Generally speaking, the success or otherwise of any nation depends on the performance of the people in the civil service, which is why in countries like Australia, United Kingdom, Sweden and Norway, they take recruitment into the civil service very seriously. And it used to be so in Nigeria until, as with most other institutions, we embarked on a journey of decline. When I started my career in the erstwhile Cross River State Civil Service, the onboarding was so professionally done that right from day one, my career trajectory, subject to good performance and ability to pass some important examinations, was predictable. There was meritocracy. But unfortunately, we threw away merit and expected that civil servants will perform optimally. It doesn’t work that way. It’s been 28 years since I joined the private sector, but recent events in the civil service give me some hope. I know that there’s been a couple of reforms targeted at the civil service in the last few decades, but the 2017-2019 Strategic Plan, if allowed to be properly stewarded by the Head of Service of the Federation and her staff, will help uplift the quality of service delivery, which will have significant impact on the development of Nigeria. From my interaction, I believe the Head of Service has what it takes to drive this plan successfully, but she needs the support of all stakeholders.

Another indicator of improvement in the civil service is the recent appointment of almost two dozens of federal permanent secretaries. It is obvious that the process was quite elaborate: a screening process, which included a written examination, computer-based test, and a robust oral interview. At the end, it threw up the best candidates devoid of external interferences. I am encouraged by what Mrs. Winifred Oyo-Ita is doing and would implore many of us in the private sector to sign up as advocates for the successful implementation of this strategic plan. CIPM will collaborate and help her drive some of her deliverables. Don’t forget that we all gain if the public sector is properly managed.

The Federal Government recently said that training of public servants would no longer be a welfare package used to douse labour tensions, since the government was not getting the true value for the money spent on the exercise, in terms of the quality of output. How can this make a bad situation worse?
That the government is acknowledging this is bad enough, but it is certainly the right call. You only get into this sort of situation, where there is either the absence of a structure (which I am sure is not the case), or a diminishing of the importance of meritocracy. In order not to be misunderstood, let me state upfront that training is good and must be a necessary part of an employee’s career stewardship. But what is equally important is to determine the timing and benefits of such training, either following an established competency assessment model (you need this to equip you for the next level), or a desire to cure a defect (you are weak in this area, so we will help you go and retool). But training should never be a ticket for holidays, or to obtain traveling allowance or used as an incentive to settle labour issues. Just imagine what happens if one is in the wrong training class, and unable to cope?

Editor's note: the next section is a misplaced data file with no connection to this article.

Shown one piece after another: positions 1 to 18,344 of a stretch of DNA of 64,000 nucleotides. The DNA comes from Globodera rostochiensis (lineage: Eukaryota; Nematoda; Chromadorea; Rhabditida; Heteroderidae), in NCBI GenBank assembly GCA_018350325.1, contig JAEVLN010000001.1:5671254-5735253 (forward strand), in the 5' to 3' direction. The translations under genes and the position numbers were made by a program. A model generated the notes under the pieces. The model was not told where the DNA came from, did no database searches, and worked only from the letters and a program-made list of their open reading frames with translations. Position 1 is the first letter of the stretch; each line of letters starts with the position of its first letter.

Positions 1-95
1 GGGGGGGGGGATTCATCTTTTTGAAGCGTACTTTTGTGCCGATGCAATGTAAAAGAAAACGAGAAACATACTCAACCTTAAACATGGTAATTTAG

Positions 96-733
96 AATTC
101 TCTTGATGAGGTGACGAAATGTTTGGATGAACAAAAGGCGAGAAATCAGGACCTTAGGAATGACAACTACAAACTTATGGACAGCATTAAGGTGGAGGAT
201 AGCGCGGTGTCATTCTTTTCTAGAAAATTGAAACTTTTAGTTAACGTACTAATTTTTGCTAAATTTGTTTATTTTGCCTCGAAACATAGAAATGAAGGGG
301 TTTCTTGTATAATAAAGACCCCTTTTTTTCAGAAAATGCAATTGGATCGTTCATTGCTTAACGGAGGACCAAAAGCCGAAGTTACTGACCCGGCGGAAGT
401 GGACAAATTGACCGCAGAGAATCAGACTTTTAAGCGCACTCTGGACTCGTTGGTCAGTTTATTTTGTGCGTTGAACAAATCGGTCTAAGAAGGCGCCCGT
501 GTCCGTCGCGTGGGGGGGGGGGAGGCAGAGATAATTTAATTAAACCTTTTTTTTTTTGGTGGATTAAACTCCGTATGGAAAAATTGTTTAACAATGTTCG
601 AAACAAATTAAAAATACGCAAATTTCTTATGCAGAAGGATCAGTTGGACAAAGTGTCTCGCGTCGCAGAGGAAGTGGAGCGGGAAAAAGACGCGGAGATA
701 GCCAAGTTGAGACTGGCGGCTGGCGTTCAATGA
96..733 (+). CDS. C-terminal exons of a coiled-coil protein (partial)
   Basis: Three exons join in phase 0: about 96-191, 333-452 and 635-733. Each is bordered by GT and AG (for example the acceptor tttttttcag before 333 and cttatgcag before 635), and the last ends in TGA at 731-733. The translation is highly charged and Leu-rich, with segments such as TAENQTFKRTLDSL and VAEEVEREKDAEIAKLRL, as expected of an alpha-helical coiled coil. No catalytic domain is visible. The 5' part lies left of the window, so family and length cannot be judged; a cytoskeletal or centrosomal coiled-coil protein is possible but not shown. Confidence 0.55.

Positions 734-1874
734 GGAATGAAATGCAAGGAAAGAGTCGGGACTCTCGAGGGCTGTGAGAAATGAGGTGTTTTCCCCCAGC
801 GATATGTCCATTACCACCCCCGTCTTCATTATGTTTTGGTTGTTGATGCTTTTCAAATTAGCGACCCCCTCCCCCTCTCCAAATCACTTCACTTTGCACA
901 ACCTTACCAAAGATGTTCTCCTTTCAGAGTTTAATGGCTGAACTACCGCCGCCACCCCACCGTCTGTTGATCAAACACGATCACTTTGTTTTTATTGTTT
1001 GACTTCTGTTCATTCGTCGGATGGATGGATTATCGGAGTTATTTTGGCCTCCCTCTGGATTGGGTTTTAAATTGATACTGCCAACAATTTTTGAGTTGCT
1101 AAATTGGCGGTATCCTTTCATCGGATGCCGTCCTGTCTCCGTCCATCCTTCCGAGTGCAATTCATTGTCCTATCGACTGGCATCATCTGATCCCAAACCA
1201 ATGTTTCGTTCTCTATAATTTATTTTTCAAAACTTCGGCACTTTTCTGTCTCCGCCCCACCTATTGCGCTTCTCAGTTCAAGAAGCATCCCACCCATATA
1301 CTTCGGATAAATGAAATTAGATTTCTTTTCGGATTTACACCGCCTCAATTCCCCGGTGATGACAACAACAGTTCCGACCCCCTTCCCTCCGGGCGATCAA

The embarrassment is ours, as a people. I know most people enjoy going for programmes abroad, but please be sure it is the right one.
Training should not in any way be a welfare package, reward for loyalty or an entitlement. It should be based on the outcome of a thorough Training Need Analysis (TNA), and tailored to the skill and competency gaps identified. Training Need Analysis helps organisations, ministries, departments and agencies determine the areas where training is really required and also highlights the areas where alternative courses of action could be taken to close the skills and competency gaps identified. Lastly, don’t forget there is also need to manage cost, in which case, we can domesticate these training programmes in country, especially given the excellent training facilities we have and the benefits of capturing a lot more participants.


CIPM under your leadership has promised to partner the Federal Government on the best ways to tackle economic and business challenges, using human resource management as a tool for sustainability. How do you intend to go about this? 
The partnership has been ongoing and I will only introduce new programmes to sustain the momentum. Our most recent collaborative efforts started with the Lagos State government personnel in the State Civil Service HR and Administration cadre. This set of personnel successfully went through a professional course and certification process with the institute and were duly certified. We intend to replicate this initiative in other states. At the moment, we are engaging three state governors.

We are also leveraging on the initiatives mapped out in the National Economic Recovery and Growth Plan 2017-2020, particularly the focus on some key sectors of the economy to drive recovery and establish real growth that will lead to economic development. To further a discourse on this important framework, the Minister of Budget and Planning, Udoma Udo Udoma, will be speaking at our annual conference coming up in October.

Given the glaring need for human capacity development across various sectors of the economy, how is the institute positioned to help?
Throughout the year, we provide several fora for national discourse at many levels including at our national conferences, annual public lectures, sectorial fora, stakeholders engagement round-tables, and a host of the CIPM high-profile events. At these events, we engage the public and the government on topical people management issues, by facilitating discussions around these challenges and develop possible solutions from a professional point of view. We plan to make some of these conversations more accessible to a wider audience by leveraging on technology, virtual classrooms and webinars, to deliver them. We believe that the more we pay attention to issues in the work place, the better we will push the envelope on human capital development, whether in the public or private sector.


Receive News Alerts on Whatsapp: +2348136370421

No comments yet